Embracing Next.js 13: Why I switched from Plain React

Published: November 8, 2022

Ever worked on something that looks great to your users, but behind the scenes, it's a hot mess? That was me with my plain React codebases. On the developer's side of things, it was a nightmare trying to keep everything in line. And let's face it, in the fast-paced world of JavaScript web development, if you're not moving forward, you're falling behind.

Then I heard about Next.js, a React framework packed with numerous built-in features to make a devs life easier. On October 26, 2022, Vercel released Next. js 13, and with it, things got shaken up even more with the new app router. So why did I make the switch from React to Next.js for my front-end code? In this article, I'll explain the reasons why I switched, and why it feels like the best move I've made in a while. We'll dig into the benefits, the cool stuff that's saving me a lot of time, and how learning a new framework wasn't as bad as it sounds.

File System-Based Routing

With Next.js, the URL structure is generated based on the project's files and folders, making routing a breeze, especially when compared to fiddling with the setup for react-router. The folders within the app directory dictate the routes, and the UI for a specific route is defined by a page.tsx file within that folder e.g. app/profile/settings/page.tsx is the UI for the /profile/settings route.

This also opens the doors to layouts and nested routing. When you use a file with the name of layout.tsx, you define a UI that is shared across multiple places and is inherited by the child routes. A layout can render another layout or a page inside of it. Whenever a route changes to any component that is within the layout, its state is preserved because the layout component is not unmounted, it remains interactive, and does not re-render (more on this in Partial Rendering). In a nested route, the components of a segment will be nested inside the components of its parent segment.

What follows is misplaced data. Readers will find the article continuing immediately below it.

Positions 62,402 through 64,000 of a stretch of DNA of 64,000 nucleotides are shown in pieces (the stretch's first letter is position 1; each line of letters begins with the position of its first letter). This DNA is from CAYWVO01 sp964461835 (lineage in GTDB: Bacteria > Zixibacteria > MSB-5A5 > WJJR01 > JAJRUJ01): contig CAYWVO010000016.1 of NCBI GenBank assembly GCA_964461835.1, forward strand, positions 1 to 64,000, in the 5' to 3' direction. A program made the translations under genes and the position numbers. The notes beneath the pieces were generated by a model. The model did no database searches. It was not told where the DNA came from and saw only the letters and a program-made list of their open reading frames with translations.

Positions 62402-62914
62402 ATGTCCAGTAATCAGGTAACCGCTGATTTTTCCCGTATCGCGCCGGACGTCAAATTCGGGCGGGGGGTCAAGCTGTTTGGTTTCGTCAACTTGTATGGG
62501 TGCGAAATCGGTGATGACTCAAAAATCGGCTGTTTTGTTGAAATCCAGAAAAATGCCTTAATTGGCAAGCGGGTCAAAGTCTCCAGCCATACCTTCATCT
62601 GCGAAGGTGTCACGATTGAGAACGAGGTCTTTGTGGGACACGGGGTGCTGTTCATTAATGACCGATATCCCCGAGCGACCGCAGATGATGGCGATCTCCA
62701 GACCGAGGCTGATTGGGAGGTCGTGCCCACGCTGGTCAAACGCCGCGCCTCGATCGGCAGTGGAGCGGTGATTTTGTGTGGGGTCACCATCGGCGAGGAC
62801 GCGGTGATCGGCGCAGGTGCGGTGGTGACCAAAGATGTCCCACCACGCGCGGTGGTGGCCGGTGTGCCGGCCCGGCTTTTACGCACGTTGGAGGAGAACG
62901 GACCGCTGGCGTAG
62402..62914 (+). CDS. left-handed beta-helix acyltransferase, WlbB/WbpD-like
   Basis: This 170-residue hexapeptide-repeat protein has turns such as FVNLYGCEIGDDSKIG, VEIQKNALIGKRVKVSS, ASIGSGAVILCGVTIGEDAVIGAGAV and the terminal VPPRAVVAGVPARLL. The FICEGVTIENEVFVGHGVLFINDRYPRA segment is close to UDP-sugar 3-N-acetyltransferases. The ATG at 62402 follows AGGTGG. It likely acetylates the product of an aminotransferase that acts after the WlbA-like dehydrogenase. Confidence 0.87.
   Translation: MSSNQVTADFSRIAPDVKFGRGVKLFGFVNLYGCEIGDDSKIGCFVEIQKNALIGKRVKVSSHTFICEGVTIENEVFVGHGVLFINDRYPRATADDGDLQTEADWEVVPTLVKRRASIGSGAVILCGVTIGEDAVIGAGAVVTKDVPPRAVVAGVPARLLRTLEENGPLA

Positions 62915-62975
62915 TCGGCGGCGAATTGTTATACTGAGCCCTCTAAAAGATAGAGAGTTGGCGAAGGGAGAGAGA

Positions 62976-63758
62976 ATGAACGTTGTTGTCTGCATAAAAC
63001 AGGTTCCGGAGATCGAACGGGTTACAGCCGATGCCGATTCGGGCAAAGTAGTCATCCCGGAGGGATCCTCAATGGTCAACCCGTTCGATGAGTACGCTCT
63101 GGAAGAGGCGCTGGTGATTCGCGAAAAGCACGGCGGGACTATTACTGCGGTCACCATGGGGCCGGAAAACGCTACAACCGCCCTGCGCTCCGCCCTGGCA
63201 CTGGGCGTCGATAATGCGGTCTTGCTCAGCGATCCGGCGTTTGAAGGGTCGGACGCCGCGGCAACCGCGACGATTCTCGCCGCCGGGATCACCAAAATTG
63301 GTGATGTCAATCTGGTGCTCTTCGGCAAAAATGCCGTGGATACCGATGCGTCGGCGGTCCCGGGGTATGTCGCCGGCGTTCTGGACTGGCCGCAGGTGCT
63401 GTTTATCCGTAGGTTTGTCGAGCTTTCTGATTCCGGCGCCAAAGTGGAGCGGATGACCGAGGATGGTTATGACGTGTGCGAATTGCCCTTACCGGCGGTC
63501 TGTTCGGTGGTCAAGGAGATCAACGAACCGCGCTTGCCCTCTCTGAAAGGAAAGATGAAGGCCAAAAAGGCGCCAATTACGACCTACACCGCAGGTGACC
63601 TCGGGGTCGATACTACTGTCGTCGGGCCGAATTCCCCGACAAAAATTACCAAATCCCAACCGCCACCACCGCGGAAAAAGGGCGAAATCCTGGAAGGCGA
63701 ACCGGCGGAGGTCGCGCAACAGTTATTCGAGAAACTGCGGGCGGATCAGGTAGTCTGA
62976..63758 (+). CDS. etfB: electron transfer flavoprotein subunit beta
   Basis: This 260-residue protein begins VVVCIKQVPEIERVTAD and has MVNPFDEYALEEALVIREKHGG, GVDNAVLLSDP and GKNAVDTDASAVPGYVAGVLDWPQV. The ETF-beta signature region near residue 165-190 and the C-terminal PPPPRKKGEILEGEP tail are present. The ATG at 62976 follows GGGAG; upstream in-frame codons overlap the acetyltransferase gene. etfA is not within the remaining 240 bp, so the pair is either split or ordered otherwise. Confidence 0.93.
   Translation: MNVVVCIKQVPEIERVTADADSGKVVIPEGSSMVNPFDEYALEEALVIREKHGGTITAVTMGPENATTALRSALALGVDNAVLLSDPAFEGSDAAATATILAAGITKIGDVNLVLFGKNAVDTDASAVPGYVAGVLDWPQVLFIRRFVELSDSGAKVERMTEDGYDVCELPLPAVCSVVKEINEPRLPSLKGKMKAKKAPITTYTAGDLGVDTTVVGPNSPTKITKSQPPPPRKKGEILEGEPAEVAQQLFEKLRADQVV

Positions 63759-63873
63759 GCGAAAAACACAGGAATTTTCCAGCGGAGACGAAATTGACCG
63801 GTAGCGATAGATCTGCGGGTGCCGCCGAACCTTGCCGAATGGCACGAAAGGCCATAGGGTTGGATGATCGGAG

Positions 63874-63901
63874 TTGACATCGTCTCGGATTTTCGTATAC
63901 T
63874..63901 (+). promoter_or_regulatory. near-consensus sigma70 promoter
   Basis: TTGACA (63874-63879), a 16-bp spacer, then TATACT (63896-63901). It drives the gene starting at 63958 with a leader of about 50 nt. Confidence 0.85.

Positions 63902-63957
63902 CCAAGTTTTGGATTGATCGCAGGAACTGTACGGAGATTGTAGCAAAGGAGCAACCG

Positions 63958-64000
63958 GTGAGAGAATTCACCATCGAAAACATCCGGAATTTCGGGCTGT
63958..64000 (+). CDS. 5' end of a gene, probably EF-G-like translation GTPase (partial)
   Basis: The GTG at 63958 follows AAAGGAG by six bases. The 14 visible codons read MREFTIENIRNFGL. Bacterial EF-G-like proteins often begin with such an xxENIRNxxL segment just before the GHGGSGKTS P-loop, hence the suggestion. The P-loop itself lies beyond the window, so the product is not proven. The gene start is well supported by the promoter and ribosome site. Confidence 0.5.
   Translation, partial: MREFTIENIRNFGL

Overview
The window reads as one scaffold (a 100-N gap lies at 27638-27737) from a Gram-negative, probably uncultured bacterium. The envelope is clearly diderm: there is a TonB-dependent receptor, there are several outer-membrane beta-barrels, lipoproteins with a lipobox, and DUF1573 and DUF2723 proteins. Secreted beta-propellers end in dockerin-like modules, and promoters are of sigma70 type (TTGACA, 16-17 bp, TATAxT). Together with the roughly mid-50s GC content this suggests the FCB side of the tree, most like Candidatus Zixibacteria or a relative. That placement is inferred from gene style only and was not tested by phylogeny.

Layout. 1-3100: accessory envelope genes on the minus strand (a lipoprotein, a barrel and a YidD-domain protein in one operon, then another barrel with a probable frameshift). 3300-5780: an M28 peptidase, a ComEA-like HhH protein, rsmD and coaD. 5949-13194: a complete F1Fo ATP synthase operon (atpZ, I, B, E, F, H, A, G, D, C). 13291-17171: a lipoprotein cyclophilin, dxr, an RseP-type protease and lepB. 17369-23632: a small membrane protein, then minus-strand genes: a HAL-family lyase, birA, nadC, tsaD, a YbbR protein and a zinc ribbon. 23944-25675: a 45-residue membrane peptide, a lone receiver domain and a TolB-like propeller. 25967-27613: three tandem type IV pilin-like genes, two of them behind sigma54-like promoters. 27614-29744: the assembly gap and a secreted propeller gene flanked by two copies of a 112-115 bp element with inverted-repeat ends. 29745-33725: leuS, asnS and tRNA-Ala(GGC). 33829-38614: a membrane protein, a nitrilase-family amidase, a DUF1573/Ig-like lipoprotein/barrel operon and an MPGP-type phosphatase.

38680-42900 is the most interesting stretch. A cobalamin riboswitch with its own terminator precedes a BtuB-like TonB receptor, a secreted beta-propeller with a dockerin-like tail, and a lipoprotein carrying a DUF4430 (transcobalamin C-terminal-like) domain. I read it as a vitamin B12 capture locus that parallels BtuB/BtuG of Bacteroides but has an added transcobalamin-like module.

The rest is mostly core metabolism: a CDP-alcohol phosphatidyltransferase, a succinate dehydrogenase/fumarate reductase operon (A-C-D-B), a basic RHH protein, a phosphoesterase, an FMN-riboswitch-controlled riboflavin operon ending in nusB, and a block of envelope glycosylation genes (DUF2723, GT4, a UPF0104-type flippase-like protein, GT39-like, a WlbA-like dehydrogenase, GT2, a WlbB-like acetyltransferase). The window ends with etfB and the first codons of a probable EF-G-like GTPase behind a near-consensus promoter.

Nested Route

This is also really interesting because there are a bunch of file naming convention for things like loading and errors that can render a different UI at the component level based on its current state E.g. if a component breaks, it will render error.tsx instead of page.tsx while the rest of the UI stays intact. Some of the naming conventions include:

  • layout.tsx
  • template.tsx
  • error.tsx (React error boundary)
  • loading.tsx (React suspense boundary)
  • not-found.tsx (React error boundary)
  • page.tsx or nested layout.tsx
Route Segment


This is an optional file that you can create within any directory inside of the app folder. It automatically wraps the page inside of a React suspense boundary. The component will be shown immediately on the first load as well as when you’re navigating between the sibling routes.

You can pre-render loading indicators such as skeletons and spinners, or a small but meaningful part of future screens such as a cover photo, title, etc.


An optional file that isolates the error to the smallest possible subsection of the app. Creating the error.tsx file automatically wraps the page inside of a React error boundary. Whenever any error occurs inside the folder where this file is placed, the component will be replaced with the contents of this component.

When the fallback error component is active, layouts above the error boundary maintain their state and remain interactive, and the error component can display functionality to recover from the error

Two props are passed to this component: the error prop provides more details about the error, and the reset function resets the error boundary. This should be enough to contain the error only to the component and preserve the UI as well as the state of the rest of the application.

The nested component hierarchy has implications for the behavior of error.tsx files across a nested route. Errors bubble up to the nearest parent error boundary. This means an error.tsx file will handle errors for all its nested child segments. More or less granular error UI can be achieved by placing error.tsx files at different levels in the nested folders of a route. An error.tsx boundary will not handle errors thrown in a layout.tsx component in the same segment because the error boundary is nested inside that layouts component.